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Hormuzd Rassam


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Hormuzd Rassam (1826 – 16 September 1910) (Syriac: ܗܪܡܙܕ ܪܣܐܡ), was an Assyrian archeologist who made a number of important discoveries from 1877 to 1882, including the clay tablets that contained the Epic of Gilgamesh, the world's oldest literature. He is accepted as the first-known Assyrian, Ottoman and Middle Eastern archaeologist. He was known to be Christian. Later in life, he emigrated to the British, where he was naturalized as a British citizen, settling in Brighton. He represented the government as a diplomat, helping to free British diplomats from captivity in Ethiopia.



Early life

Hormuzd Rassam was an indigenous ethnic Assyrian born in Mosul in Upper Mesopotamia (now modern northern Iraq), then part of the Ottoman Empire. His parents were Christians, members of the Assyrian Church of the East and Chaldean Catholic Church. His father, Anton Rassam, was from Mosul, and was archdeacon in the Assyrian Church of the East; his mother Theresa was a daughter of Isaak Halabee of Aleppo, also then within the Ottoman Empire.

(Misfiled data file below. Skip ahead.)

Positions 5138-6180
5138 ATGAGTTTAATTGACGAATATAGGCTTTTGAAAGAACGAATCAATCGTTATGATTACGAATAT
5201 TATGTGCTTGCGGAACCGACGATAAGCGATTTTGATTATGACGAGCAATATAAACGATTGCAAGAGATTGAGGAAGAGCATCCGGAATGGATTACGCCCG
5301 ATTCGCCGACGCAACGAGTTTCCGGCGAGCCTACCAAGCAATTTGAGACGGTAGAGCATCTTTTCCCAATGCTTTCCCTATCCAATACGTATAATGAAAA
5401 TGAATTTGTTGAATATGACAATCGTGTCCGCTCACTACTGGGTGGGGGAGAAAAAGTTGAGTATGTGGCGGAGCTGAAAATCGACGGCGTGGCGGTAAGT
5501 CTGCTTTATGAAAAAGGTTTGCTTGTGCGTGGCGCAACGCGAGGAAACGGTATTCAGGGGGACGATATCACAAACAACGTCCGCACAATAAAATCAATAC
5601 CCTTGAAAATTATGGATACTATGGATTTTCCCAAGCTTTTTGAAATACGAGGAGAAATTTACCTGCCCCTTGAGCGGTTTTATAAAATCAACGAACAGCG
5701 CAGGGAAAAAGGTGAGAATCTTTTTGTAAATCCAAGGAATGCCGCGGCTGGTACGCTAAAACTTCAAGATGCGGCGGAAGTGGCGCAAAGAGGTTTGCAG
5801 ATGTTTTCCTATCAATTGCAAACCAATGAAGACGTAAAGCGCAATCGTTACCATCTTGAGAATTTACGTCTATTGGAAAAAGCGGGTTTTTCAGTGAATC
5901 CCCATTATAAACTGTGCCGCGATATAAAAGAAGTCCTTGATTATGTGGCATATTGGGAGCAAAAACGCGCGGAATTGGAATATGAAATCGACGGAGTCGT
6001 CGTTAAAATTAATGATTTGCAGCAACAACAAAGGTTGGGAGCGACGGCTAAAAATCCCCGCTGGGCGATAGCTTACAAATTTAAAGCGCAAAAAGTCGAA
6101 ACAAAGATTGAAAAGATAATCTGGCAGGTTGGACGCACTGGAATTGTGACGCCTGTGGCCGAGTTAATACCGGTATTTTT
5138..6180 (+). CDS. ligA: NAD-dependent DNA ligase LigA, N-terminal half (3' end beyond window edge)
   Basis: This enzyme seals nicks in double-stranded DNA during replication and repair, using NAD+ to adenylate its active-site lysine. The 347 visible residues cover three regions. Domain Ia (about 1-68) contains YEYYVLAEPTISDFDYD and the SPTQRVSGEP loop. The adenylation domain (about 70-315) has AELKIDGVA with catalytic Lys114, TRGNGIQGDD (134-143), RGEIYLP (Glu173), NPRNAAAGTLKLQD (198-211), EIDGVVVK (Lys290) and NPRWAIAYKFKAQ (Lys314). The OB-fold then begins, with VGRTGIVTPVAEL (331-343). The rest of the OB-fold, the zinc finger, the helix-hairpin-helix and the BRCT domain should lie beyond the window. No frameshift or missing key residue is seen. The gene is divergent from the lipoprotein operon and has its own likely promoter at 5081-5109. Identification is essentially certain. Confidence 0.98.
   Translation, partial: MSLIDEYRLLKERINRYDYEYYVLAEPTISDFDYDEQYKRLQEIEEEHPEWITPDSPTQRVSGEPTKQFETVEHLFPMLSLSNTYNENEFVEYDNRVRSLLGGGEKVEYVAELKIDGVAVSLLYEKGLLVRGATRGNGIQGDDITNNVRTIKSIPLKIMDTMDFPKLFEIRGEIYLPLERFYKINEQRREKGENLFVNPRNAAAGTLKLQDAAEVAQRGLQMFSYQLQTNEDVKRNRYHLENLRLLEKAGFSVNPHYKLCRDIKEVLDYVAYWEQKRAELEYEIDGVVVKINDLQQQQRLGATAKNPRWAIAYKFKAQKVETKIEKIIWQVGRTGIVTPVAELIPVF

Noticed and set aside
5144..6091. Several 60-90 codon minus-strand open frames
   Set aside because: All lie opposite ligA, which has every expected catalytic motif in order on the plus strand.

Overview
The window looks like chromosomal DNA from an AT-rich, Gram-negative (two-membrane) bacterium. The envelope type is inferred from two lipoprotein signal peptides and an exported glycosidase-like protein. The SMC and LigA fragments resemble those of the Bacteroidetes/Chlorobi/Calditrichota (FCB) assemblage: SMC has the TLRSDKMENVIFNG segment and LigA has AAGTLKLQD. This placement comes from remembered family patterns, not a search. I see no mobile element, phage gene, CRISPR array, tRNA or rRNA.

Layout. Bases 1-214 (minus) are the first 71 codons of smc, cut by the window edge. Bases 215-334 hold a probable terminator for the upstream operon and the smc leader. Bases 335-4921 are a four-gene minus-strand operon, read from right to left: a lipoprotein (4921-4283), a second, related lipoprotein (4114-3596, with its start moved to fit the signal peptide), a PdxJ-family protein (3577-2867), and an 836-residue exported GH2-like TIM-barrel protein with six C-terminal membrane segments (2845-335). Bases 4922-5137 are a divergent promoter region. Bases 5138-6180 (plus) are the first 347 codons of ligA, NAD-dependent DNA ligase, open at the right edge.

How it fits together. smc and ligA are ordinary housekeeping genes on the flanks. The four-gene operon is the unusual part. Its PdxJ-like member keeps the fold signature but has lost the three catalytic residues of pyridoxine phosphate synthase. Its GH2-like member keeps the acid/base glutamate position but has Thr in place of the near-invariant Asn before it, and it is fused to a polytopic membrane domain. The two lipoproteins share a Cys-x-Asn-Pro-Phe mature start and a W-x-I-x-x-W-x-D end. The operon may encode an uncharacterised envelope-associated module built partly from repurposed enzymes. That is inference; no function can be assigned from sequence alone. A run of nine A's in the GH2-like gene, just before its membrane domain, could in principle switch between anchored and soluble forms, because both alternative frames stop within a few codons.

The indigenous Assyrian people of northern Mesopotamia and south eastern Anatolia were aware that the impressive ruins in their lands had been built by their ancestors, but until the archaeological discoveries of the 19th century, details of the rich histories of ancient Assyria and Babylonia were scarce, and found only in local legend, and Syriac, Greek and Biblical literature.


Early archaeological career

At the age of 20 in 1846, Rassam was hired by British archaeologist Austen Henry Layard as a pay master at a nearby Assyrian excavation site. Layard, who was in Mosul on his first expedition (1845–1847), was impressed by the hard-working Rassam and took him under his wing; they would remain friends for life. Layard provided an opportunity for Rassam to travel to England and study at Magdalen College, Oxford. He studied there for 18 months before accompanying Layard on his second expedition to Iraq (1849–1851).